What to expect from the new Israeli government

Netanyahu’s election result defied expectations; will his conduct in his third term in office do the same?

Last month, in spite of expectations, Binyamin Netanyahu and the Likud Party were able to win a clear victory in the Israeli elections, gaining thirty seats in the Israeli Knesset, six ahead of rival Yitzhak Herzog’s Zionist Union. With a coalition still under negotiation the makeup of the next government remains a mystery, but the present author is doubtful that there will be much change in Israel’s economic or foreign policy.

Netanyahu’s election reaffirms that the country’s primary concern is security. It appeared during the campaign that Israel had finally begun taking into account the serious socioeconomic issues facing the population. The average income of the richest 10% is approximately 14 times higher than the lowest 10% in Israel; income inequality is amongst the worst in OECD countries. There is certainly a vocal outcry over such inequalities, but Netanyahu was able to avoid this issue by taking votes from other right-wing parties. His now infamous declaration that there would be no Palestinian state, and warning that Arab voters were “descending in droves on the polls” on Election Day, seem to have worked. HaBayit Hayehudi, a religious nationalist party, lost four seats, and Yisrael Beiteinu, a secular nationalist party, lost seven; whilst the Likud party gained twelve. With Isaac Herzog’s Zionist Union Party actually gaining 3 seats, it seems that Netanyahu did not grab voters from the left. Rather, Netanyahu successfully gained more support from the Right, and it appears that the government he forms is likely to reflect Likud’s right-wing support based. Some reports have shown, for instance, that Netanyahu intends to keep Avigdor Lieberman, who notoriously suggested in March that disloyal Arab Israelis should be beheaded, as Foreign Minister. Although some have claimed there have been attempts to form a coalition with the Zionist Union, the Likud Party claimed they would not do so due to “deep ideological differences”, and Mr Herzog has stated that he is prepared to stand in opposition.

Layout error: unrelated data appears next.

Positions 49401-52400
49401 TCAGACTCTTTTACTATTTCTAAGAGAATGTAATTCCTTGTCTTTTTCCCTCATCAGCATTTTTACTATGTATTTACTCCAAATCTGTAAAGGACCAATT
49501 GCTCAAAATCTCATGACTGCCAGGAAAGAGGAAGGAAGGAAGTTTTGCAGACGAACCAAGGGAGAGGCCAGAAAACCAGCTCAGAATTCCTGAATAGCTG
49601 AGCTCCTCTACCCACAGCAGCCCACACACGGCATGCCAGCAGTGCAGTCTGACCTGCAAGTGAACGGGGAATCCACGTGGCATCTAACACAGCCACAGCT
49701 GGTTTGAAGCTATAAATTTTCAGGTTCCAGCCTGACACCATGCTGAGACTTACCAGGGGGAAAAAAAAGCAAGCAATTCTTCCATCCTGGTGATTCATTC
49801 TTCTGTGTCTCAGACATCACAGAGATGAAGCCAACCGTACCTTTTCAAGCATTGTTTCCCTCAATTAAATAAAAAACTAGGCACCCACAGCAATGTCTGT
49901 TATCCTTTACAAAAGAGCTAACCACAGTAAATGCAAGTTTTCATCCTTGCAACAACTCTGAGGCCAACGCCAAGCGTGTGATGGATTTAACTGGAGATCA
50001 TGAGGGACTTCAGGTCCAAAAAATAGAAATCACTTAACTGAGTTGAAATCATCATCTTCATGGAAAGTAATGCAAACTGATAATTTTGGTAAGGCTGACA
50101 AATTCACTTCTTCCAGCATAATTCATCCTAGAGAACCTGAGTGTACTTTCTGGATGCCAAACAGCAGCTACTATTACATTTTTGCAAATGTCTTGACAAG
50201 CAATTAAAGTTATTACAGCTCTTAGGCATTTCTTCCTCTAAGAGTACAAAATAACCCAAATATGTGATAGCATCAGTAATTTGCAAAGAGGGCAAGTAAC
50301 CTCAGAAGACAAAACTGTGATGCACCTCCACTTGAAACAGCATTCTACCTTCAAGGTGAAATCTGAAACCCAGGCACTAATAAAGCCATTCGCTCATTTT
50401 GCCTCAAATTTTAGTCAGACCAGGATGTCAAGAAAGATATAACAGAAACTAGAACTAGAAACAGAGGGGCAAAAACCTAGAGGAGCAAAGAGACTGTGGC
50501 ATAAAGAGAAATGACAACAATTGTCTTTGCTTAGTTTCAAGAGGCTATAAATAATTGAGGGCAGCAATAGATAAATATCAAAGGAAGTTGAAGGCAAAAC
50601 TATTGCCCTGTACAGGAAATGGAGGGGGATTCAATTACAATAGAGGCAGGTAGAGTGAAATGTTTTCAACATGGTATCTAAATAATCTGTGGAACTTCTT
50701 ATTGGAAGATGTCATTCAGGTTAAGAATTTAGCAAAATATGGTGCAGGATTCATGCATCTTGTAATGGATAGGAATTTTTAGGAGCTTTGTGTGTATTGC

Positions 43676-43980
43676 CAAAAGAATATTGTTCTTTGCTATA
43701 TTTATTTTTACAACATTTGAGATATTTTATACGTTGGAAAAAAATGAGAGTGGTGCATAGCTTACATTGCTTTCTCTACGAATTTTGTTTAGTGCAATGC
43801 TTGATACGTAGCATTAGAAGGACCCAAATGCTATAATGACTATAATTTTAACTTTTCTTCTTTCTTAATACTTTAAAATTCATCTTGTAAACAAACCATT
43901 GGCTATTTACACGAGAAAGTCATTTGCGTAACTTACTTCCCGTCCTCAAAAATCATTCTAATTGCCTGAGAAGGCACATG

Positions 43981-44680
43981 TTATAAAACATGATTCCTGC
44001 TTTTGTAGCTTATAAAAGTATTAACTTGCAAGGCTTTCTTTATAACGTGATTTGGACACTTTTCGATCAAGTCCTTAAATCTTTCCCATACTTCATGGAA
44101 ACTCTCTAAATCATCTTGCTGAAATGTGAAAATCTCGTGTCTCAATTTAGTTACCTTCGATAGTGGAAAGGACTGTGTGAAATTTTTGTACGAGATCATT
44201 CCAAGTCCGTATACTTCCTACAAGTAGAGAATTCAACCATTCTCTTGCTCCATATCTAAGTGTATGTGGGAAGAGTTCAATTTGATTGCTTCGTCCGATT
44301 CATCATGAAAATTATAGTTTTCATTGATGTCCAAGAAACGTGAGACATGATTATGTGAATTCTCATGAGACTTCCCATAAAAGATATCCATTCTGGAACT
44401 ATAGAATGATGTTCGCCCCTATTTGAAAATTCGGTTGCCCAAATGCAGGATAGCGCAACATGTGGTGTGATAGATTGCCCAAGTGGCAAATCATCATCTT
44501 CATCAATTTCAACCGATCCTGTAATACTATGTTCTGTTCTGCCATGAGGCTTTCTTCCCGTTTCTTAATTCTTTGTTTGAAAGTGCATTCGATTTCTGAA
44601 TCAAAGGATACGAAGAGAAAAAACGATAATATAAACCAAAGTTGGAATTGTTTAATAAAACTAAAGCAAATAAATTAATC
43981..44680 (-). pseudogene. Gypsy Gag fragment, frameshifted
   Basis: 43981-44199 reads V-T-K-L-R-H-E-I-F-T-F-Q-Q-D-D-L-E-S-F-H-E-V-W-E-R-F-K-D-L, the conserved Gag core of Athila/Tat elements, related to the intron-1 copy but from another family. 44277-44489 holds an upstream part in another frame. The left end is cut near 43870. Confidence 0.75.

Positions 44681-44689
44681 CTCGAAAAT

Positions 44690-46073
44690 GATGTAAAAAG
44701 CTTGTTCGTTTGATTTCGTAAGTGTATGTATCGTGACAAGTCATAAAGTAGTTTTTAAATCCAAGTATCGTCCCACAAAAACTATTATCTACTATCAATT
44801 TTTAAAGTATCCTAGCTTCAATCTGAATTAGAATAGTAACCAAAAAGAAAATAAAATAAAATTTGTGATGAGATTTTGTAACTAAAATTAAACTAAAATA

Israel has experienced mass protests over housing in recent years.

Regarding the economy, there may be some chance for reform in the new government. The Kulanu Party, receiving ten seats in the election, was formed in late 2014 by Moshe Kahlon (formerly of the Likud Party), with the interest of tackling poverty and income inequality. There is also the Shas party, with seven seats, led by Aryeh Deri, which is focused on ending social and economic discrimination against Sephardi Jews in Israel. The Shas Party announced as early as 3rd March that they would most likely support Netanyahu as prime minister, and currently discussions are underway between Kahlon and Netanyahu to bring Kulanu and their ten seats into Likud’s coalition government. However, such optimism should be balanced against caution. The housing crisis continues, with prices having increased on average by 55% since 2010; and with more monthly salaries per citizen required to purchase property than in the United States, the United Kingdom, and various other OECD countries, according to a report by the Bank of Israel. Change in economic policy will have to sit on the hope that the Kulanu and Shas Parties will take a strong role in the coalition.

Netanyahu has sold himself throughout his political career as staunchly right-wing on foreign affairs and economic policy, taking security over peace, and business over social justice. In the last year alone, Netanyahu appropriated 1000 acres of land from the West Bank, the biggest move of its kind in over thirty years, following the war with Gaza in the summer of 2014, and approved a three year 4 billion privatisation plan near the end of last year. He has been constantly outspoken on his refusal to make a nuclear deal with Iran, as was made clear in his speech to the US Congress last month, and has consistently made unpopular economic proposals, such as in 2012 when he struggled to gain support for an austerity plan. Under Netanyahu Israel has become more focused on security at the jeopardy of peace negotiations, and the country has become more, not less, unequal. With a new coalition and new players things may well be different, but considering Netanyahu’s history as Prime Minister and the electoral base he has appealed to, the present author remains sceptical that Israel will see much change under their new government.

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